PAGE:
Let’s start with a story that could have been ripped straight out of an episode of Mike Judge’s Silicon Valley. It’s November 2016 and we’re in a small converted garage office in Pasadena. It’s every “founders in a garage” story you’ve ever heard. Miso Robotics is two months old at the time. Its founders have, at best, a couple thousand dollars in the bank. That and a robot arm that they’ve figuratively pinned their futures on. This is a big day — the day that’s become known as the “first flip.” Miso’s core team of four Caltech engineers have crowded their cramped 400-square-foot office with at least a dozen people. All of them have been promised something remarkable.
John Miller, the owner of a chain of fast-food restaurants called CaliBurger, places the first burger on the grill. It starts to sizzle. Miso’s UR-5 robotic arm identifies the burger’s location. With servos whirring and augmented by a massive game computer for carrying out the processing, it reaches out and scoops up the patty. Then it flips it!
The room goes wild. High-fives are exchanged. Miller, who is Miso’s first customer and an early investor to boot, smiles. But he’s also weirdly silent. There’s a problem. In the team’s desire to build something that no one’s ever seen before, the Caltech engineers have created a futuristic flipping tool that’s less spatula than it is clamshell; sealing the burger inside like a coffin. It looks great. It looks totally new. It also looks, as Miller quickly confirms, like something that’s impossible to take off and clean. There’s approximately zero chance, he says, that it ever gets certified by the National Sanitation Foundation.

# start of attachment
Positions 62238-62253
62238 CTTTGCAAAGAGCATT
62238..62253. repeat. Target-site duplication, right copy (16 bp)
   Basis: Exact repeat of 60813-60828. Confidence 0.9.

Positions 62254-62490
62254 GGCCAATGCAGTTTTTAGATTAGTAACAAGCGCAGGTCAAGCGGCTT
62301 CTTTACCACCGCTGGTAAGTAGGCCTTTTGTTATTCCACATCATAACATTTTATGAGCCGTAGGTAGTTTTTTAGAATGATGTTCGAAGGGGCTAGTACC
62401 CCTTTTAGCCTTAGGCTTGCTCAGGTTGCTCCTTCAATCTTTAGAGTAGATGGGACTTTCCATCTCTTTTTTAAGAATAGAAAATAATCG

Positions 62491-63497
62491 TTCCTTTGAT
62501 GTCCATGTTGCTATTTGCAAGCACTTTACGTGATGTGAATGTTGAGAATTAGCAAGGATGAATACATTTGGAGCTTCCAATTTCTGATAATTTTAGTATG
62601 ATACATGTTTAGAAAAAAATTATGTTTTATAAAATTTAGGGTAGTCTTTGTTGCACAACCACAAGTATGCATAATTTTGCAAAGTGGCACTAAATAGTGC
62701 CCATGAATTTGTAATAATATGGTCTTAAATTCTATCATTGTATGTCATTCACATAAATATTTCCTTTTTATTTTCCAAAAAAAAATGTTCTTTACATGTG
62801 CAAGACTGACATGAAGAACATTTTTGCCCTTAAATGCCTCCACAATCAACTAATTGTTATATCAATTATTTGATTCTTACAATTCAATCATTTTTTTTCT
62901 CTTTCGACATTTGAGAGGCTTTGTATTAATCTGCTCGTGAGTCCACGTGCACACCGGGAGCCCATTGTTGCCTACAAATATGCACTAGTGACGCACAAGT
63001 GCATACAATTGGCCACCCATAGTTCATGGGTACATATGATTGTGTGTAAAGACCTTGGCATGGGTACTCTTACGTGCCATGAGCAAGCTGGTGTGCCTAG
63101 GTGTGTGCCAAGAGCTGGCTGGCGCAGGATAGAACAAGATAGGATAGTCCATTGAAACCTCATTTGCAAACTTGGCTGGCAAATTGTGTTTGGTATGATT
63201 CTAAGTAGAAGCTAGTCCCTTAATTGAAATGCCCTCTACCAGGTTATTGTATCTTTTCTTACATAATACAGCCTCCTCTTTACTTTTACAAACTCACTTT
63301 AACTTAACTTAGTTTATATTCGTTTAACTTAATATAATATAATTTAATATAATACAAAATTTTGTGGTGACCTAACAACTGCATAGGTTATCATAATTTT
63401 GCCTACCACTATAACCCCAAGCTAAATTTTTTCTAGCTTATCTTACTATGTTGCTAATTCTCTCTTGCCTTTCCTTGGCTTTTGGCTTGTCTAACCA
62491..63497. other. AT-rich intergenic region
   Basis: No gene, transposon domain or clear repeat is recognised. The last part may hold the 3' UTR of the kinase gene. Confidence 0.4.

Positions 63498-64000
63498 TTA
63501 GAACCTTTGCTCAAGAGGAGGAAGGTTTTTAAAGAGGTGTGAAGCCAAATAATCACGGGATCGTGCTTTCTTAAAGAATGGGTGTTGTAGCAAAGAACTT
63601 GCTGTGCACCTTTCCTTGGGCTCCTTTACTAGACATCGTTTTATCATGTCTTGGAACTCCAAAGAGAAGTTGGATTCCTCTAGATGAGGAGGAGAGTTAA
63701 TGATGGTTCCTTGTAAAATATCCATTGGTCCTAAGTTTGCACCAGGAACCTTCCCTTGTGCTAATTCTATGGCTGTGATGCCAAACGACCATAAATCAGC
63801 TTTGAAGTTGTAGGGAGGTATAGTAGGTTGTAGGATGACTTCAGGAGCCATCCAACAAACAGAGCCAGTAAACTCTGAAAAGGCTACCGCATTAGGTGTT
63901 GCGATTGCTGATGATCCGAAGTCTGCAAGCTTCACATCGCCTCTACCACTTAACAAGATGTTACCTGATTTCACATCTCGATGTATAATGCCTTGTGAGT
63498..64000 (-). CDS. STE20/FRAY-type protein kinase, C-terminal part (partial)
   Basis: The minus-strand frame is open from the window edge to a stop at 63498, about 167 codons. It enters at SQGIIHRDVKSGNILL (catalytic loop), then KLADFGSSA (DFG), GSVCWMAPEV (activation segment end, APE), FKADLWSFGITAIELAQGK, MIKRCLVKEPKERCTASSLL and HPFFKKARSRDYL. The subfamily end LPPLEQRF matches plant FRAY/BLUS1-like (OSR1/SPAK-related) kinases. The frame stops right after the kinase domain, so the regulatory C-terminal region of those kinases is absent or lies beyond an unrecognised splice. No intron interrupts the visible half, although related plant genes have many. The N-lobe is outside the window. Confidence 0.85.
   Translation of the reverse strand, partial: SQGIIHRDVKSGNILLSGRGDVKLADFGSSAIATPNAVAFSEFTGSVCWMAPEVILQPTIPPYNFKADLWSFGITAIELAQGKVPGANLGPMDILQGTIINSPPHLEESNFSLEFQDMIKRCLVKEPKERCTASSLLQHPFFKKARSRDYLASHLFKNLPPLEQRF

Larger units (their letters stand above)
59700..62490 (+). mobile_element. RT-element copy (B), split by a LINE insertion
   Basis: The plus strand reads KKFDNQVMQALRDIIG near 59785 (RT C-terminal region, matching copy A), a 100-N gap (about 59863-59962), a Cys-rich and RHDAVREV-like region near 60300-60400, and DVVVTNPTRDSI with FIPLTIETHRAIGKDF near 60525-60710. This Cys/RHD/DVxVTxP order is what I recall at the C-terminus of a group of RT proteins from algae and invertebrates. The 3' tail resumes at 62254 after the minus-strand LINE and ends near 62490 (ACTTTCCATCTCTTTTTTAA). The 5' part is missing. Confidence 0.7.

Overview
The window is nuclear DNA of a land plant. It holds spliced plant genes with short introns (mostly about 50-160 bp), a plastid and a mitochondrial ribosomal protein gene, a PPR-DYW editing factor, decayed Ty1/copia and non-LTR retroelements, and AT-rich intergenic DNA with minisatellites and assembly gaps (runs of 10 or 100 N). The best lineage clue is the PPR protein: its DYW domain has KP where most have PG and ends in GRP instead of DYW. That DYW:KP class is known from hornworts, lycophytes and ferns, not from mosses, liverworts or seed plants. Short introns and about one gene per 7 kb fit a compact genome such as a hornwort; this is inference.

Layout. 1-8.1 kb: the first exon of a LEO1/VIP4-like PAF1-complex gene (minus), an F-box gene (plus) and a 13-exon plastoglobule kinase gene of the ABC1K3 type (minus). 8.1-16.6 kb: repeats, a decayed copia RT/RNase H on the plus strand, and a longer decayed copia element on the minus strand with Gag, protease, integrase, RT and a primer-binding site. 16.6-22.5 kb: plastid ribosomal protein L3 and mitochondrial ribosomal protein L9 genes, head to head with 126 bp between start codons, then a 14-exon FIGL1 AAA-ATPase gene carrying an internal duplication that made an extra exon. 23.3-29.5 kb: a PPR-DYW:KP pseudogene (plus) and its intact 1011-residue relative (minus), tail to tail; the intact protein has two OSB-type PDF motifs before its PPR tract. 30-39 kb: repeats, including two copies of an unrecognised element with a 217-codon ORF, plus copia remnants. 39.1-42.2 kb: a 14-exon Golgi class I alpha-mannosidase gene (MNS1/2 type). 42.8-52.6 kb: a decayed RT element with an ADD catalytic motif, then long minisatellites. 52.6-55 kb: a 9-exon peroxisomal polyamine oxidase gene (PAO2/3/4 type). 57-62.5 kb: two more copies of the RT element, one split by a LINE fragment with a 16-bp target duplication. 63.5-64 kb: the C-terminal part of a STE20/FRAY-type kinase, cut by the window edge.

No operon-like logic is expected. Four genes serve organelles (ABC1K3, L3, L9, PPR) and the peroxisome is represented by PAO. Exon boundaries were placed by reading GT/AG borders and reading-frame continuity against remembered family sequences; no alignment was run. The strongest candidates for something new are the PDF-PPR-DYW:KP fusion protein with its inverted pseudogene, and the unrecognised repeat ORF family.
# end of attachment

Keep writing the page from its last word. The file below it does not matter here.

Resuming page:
Swapping out the clamshell device for an ordinary food safe spatula doesn’t turn out to be easy, either. In order to have an open-faced spatula perform a perfect flip, the robot needs to have a high twisting speed on both its wrist and joints. The UR-5 robotic arm can’t do that. The Miso Robotics team is forced to throw out all its work so far, find a new robot arm, and rewrite everything from scratch.
All because none of the ultra-smart engineers in the room thought about how to clean its smart robot spatula.